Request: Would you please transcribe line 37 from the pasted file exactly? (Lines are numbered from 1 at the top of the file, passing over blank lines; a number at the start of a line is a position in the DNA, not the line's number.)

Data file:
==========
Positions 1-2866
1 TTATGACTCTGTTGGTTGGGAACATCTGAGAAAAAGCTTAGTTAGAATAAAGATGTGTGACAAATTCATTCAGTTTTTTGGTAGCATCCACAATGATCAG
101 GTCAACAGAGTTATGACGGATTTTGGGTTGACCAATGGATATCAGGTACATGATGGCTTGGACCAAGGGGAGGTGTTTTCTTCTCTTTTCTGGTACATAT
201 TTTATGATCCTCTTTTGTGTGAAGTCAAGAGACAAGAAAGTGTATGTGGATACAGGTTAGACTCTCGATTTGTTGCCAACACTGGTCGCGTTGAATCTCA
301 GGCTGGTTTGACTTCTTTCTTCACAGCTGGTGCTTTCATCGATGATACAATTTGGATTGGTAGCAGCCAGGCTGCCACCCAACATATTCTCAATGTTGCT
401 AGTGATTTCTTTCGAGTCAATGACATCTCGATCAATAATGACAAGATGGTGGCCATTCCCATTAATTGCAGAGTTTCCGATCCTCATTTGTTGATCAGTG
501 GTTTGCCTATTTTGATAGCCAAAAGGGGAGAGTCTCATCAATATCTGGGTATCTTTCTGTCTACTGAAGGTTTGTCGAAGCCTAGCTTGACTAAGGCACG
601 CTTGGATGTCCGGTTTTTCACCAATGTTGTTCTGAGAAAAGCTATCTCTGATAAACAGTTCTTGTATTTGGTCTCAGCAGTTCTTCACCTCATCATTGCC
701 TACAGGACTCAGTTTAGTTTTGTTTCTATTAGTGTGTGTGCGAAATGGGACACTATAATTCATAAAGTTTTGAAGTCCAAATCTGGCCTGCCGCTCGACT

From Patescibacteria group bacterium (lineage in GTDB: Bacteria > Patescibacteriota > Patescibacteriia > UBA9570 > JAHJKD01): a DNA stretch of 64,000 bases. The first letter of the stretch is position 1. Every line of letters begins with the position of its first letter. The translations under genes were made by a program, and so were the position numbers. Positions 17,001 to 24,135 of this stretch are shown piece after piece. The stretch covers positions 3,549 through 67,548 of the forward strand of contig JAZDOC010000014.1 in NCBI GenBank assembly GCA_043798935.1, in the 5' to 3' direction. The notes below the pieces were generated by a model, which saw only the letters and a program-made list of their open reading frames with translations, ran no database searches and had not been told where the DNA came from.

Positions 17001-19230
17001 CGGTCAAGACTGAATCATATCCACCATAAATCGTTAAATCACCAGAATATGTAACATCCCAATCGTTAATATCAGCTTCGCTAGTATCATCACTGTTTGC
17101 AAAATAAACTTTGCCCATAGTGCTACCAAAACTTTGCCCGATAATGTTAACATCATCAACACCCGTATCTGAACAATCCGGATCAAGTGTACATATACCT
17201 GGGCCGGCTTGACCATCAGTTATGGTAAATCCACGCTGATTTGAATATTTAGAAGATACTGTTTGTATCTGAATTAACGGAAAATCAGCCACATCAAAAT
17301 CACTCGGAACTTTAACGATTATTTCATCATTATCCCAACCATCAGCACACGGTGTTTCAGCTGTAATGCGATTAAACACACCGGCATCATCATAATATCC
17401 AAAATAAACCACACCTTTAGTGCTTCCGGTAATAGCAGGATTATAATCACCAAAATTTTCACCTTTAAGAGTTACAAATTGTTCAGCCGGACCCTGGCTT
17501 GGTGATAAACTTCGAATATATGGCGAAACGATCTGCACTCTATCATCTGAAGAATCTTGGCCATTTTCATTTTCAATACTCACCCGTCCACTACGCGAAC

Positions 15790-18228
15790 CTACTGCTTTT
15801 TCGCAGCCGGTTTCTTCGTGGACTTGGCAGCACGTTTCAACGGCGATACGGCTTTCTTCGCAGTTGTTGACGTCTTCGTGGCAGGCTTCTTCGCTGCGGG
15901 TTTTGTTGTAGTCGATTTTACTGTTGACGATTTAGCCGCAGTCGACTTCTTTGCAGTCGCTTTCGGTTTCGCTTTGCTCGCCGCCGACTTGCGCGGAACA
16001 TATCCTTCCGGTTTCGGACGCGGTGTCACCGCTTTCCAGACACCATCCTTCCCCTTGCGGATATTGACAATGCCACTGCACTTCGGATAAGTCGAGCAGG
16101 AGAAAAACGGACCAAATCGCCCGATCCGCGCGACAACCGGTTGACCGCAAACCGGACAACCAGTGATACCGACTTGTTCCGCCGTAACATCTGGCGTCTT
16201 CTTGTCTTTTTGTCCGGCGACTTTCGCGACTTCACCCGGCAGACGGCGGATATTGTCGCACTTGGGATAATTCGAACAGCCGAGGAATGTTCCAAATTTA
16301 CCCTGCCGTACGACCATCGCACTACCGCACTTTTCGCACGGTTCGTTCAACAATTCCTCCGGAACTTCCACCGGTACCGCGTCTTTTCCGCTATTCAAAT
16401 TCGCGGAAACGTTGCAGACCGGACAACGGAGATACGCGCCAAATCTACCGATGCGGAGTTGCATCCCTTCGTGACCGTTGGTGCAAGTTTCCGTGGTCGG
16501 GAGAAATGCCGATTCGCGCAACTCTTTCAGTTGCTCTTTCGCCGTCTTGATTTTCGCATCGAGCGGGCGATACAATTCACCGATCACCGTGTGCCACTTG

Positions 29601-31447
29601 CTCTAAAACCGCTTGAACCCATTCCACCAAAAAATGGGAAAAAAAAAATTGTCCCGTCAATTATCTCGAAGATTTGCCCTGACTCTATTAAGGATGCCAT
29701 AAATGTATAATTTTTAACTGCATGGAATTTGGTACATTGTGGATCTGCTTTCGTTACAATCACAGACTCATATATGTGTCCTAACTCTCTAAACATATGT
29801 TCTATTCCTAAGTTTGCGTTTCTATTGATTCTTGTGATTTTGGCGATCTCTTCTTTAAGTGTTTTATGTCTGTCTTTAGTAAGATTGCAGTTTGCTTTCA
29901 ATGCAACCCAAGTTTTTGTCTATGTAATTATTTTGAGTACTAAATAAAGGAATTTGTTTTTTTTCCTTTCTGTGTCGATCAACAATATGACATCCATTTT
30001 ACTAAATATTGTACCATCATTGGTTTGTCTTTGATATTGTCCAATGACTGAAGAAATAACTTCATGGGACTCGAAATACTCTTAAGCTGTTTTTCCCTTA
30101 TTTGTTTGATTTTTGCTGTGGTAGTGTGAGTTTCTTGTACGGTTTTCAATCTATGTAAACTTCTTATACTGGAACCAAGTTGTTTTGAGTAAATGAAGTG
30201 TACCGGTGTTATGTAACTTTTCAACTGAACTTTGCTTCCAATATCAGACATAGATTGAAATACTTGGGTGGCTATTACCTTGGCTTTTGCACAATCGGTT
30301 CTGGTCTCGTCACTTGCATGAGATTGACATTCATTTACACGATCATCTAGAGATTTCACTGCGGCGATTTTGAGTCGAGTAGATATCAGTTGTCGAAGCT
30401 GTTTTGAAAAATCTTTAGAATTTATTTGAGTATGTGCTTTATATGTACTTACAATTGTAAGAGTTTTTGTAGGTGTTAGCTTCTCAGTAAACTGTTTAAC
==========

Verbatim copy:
30401 GTTTTGAAAAATCTTTAGAATTTATTTGAGTATGTGCTTTATATGTACTTACAATTGTAAGAGTTTTTGTAGGTGTTAGCTTCTCAGTAAACTGTTTAAC